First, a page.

This guide will help you understand the advantages of bookmarklets over add-ons, how to install bookmarklets followed by a list of essential bookmarklets that should work across all popular browsers including Google Chrome, Firefox, Opera, IE and Safari.
If you were to choose between a bookmarklet and a browser add-on, both offering similar functionality, here are a couple of reasons why you may want to go with bookmarklets:
1. Add-ins are browser specific so tomorrow if you decide to move from Firefox to Opera or Google Chrome, your favorite add-ins will no longer work. On the other hand, a bookmarklet written for Firefox is very likely to work with Safari or IE.
2. Some add-ins can break (or won’t install at all) if you try installing them on a newer version of the browser. And this is a big problem considering that new browser patches are released every couple of months.
3. Unlike add-ins that require installation, you can add and remove bookmarklets without restarting the browser.
4. Poorly coded add-ins can significantly slow down your browser while bookmarklets have negligible (if any) effect on memory usage as they are executed on-demand.
If you are new here, the following video will help you understand how to install bookmarklets in your browser bookmarks toolbar - it’s as simple as dragging a link from the web page to the bookmarks region.
The above video is for the notebook bookmarklet but the technique is the same for other bookmarklets as well.
Now that you know the benefits of using a bookmarklet and how easy it is to add one to your own browser bookmarks, let me share some of my favorite bookmarklets that are both useful and powerful:
In Techmeme? - If I come across a new tech blog, I use this Techmeme bookmarklet to discover stories from that site that may have made it to Techmeme in the past. This indicator can help decide if I should add that site to my reading list or not.
ToRead.cc - With ToRead, you can send web pages by email in a single click. This elegant bookmarklet includes your email address so the web page will directly reach your inbox and you don’t have to type any address or fill form anywhere.
Short URL - This is too obvious but still a must-have bookmarklet. It lets you create short URLs for any site using bit.ly, a service that is far better than TinyURL as it offers real-time click statistics.
To English - If I come across a web page that includes words not written in English, this bookmarklet will automatically detect the source language of that page and translate the full page (or specific words) into English for me using Google Translate.
Resize Page - This is handy for tech bloggers who frequently capture screenshots of web browsers. You can tweak the height and width field in the bookmarklet and take screenshots of a consistent size for uploading on your blog.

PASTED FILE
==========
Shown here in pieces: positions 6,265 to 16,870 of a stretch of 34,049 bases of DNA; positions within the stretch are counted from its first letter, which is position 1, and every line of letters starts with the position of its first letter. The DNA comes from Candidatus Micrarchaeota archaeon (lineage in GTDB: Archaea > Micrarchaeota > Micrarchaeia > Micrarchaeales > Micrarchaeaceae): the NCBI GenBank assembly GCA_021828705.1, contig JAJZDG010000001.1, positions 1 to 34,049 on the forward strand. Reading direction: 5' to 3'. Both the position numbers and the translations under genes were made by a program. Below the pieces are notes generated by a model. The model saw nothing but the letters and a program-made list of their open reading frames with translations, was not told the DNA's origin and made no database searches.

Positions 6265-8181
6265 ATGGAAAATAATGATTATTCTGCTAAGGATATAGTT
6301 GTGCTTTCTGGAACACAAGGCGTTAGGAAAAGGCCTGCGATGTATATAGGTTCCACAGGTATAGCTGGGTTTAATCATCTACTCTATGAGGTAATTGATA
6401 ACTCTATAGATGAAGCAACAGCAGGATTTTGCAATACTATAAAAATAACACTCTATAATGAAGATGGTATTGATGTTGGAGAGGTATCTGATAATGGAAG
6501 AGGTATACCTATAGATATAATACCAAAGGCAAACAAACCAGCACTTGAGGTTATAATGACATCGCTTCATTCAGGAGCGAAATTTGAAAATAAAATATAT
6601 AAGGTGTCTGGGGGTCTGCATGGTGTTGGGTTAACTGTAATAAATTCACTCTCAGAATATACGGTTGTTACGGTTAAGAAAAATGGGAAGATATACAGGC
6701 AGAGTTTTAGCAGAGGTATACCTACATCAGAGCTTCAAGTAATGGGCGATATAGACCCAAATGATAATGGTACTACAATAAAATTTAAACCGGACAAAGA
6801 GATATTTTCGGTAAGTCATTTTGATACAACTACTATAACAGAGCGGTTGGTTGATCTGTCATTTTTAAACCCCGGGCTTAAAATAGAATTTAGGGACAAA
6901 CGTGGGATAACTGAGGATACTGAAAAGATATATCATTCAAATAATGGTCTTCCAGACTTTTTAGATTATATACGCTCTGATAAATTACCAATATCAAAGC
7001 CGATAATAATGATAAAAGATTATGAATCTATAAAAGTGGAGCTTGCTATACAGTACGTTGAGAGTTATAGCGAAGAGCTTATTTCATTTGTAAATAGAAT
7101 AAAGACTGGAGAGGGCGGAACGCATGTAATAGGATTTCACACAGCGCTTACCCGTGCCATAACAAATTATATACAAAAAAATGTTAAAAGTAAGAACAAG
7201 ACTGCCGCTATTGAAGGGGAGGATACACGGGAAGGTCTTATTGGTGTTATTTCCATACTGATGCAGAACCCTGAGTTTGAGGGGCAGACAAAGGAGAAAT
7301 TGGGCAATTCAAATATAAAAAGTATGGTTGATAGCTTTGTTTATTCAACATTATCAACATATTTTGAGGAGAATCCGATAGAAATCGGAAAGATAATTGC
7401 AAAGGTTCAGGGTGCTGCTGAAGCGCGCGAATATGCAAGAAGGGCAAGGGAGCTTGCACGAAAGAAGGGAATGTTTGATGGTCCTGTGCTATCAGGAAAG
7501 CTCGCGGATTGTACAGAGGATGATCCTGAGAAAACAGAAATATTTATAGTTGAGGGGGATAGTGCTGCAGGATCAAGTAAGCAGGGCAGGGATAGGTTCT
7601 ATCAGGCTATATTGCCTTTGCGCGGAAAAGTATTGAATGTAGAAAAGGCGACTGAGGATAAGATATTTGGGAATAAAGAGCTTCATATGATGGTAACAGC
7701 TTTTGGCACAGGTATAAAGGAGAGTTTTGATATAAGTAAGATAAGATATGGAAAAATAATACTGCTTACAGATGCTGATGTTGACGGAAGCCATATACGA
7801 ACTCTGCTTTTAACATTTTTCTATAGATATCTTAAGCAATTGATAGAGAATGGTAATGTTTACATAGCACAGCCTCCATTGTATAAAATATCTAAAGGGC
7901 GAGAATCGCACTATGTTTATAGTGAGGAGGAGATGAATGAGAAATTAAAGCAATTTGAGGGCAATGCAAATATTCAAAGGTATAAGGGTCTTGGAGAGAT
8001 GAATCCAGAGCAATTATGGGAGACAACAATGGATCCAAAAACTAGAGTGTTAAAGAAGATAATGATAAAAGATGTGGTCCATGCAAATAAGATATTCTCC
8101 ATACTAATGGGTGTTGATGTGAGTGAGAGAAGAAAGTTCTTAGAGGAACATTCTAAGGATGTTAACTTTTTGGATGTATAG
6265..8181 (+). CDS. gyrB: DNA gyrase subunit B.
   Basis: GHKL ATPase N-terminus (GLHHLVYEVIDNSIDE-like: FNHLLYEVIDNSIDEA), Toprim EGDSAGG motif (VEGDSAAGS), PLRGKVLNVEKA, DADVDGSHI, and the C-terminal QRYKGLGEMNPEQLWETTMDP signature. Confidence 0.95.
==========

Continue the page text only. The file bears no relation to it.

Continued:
Show Password - This will unmask the real characters of an auto-fill password that are otherwise hidden behind asterisks in the password field of a web page. Only works if the password associated with that site is saved in the browser.
Show RSS Feed - If your web browser has trouble detecting the RSS feed associated with a site, try this bookmarklet. It will not only show you the full contents of that feed but also give you options to subscribe in your favorite newsreader.
Get Long URLs - Short URLs generated by TinyURL and other URL shortening services say little about the landing site but this bookmarklet can rewrite all short links on a web page so you know exactly where those links are pointing to.
Tidy Read - This will reformat the current web page into a printer friendly format. It actually changes the default CSS style of a site and renders it again using the print stylesheet. Great for reading cluttered web pages.
Sitonomy - This will help you know which technologies are used on a particular site. You’ll know about the site’s advertising partners, their web stats program, what web server are they running and more. Information provided by Siteonomy.
Download PDF - I use this bookmarklet to download web pages in PDF format - the printed files are light and useful in situations where I have to send the full web page via email.
Aardvark - An excellent bookmarklet to help you unravel the mystery behind web page design. Click any paragraph, image, table or any other element of a web page to determine it’s HTML source, image dimensions and other properties.
Google Trends - This bookmarklet will help you quickly determine the relative popularity (web traffic) of any web site using the Google Trends for websites service.
Important: To add any of these bookmarklets in to your browser, just drag the highlighted link into your bookmarks bar. If you using Internet Explorer, right-click on the link and choose “Add to favorites.”
Part II: How to Organize & Sync Bookmarklets